FARAI CHIDEYA, host:
I'm Farai Chideya, and this is NEWS AND NOTES. So do you want to fight? Then call Eugene Robinson. He's always down to knuckle-up. He's a writer for top magazines like GQ, but he also loves a bloody, "Fight Club"-style brawl.
Name the place from official rings to basement face-offs, he scraps hard and he scraps to win. His new book, "Fight," is a tribute to the art of the beat-down. It's got a how-to on grappling and surviving broken bones, and it pays tribute to brawling legends past and present.
Eugene, I'm actually glad you're not in the studio with me, but welcome anyway.
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CHIDEYA: So you don't pull any punches in this book, and that is a pun intended. You deal with everything from professional fighting to informal brawling like bar fights. You had an informal confrontation when you were about 15. Tell me about that face-off and what got you into fighting.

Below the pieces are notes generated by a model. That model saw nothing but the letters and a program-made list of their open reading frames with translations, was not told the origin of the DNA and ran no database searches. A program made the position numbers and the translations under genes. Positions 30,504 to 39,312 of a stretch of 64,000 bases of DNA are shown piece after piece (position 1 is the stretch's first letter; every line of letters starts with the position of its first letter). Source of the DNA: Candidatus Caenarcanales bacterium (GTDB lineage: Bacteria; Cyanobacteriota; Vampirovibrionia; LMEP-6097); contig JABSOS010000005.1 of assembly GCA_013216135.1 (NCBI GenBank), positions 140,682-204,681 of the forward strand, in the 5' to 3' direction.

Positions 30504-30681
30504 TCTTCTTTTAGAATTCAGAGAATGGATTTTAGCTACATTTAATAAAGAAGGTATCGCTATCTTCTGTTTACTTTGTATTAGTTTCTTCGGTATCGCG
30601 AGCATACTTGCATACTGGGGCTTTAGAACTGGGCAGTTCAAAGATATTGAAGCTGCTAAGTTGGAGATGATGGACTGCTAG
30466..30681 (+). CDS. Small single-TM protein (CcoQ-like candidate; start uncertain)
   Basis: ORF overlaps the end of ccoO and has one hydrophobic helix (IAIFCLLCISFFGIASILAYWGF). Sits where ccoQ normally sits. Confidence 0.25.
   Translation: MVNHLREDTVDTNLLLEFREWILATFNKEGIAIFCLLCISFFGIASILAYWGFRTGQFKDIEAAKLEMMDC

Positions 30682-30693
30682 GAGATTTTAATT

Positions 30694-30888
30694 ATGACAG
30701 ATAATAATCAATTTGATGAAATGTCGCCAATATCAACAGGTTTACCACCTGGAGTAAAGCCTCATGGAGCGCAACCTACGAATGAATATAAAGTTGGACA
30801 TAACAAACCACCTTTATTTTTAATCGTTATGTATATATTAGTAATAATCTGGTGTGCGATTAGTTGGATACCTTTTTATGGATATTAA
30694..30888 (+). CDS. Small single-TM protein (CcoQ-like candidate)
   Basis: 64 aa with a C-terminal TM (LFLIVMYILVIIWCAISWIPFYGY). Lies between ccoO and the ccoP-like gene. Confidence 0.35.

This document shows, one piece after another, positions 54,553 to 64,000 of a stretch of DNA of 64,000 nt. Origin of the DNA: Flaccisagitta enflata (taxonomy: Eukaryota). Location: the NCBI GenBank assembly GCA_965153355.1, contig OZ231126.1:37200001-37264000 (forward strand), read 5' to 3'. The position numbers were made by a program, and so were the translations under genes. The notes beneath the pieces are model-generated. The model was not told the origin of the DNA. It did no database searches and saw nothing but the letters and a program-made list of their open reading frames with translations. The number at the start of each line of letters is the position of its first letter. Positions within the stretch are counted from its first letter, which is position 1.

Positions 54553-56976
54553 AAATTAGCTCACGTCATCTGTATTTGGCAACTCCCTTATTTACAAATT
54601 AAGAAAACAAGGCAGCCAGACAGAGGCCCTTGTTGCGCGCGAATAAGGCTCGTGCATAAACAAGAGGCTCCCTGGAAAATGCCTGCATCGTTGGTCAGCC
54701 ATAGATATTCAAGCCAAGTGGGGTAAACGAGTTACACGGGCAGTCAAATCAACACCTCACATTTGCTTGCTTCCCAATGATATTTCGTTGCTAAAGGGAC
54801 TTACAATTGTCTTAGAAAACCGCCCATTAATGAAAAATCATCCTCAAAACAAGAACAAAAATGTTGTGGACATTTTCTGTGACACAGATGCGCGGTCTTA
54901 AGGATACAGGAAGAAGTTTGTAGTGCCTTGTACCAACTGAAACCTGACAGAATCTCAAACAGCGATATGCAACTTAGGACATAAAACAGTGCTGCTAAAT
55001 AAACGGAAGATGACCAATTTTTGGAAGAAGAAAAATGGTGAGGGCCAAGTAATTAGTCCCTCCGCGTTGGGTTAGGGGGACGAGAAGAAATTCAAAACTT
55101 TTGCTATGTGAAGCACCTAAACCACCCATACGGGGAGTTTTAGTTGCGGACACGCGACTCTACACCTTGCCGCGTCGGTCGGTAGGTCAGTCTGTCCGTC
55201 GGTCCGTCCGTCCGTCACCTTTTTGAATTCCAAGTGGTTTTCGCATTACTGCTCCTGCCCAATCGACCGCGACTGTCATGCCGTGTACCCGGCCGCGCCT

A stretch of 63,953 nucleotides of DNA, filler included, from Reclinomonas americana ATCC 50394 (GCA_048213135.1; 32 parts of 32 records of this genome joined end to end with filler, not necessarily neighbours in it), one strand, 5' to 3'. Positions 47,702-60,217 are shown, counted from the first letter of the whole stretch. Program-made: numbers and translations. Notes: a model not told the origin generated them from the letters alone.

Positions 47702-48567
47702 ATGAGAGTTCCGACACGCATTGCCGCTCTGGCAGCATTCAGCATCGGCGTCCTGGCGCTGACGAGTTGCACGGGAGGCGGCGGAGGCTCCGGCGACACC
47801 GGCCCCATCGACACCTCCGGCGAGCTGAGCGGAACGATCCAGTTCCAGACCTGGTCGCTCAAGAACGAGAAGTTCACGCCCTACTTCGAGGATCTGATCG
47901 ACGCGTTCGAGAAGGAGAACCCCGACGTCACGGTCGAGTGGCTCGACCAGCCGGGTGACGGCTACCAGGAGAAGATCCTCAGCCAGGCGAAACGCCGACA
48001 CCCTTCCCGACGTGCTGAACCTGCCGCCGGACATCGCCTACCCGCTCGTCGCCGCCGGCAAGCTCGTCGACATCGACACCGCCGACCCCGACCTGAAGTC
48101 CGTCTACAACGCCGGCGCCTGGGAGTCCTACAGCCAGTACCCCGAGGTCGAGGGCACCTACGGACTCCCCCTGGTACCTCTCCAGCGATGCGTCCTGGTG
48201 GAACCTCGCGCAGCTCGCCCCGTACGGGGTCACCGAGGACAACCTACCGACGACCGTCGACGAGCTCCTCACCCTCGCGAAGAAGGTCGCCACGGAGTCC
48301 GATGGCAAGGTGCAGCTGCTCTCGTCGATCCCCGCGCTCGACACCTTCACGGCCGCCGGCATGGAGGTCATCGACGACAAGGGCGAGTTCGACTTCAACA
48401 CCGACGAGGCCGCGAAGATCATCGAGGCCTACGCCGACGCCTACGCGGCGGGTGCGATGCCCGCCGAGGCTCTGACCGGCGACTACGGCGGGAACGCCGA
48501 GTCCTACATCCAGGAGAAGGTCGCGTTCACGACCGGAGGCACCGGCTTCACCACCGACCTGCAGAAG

Mr. EUGENE ROBINSON (Author, "Fight"): You know, I mean, there were a couple of things. I mean, I think one was the occasion of being a loud-mouth, kind of a smart guy, you know, and pretty much you're not going to be allowed to be a loud-mouth smart guy and not stand up for yourself for yourself at some point or another. You're either going to have to do what they say, you know, shut up or put up.
So the 15-year-old occasion, I think that was the first time when I realized that maybe, you know, maybe getting a beat-down is preferable to the other thing, you know. Maybe swallowing it, turning the other cheek, walking away, doesn't really sit well.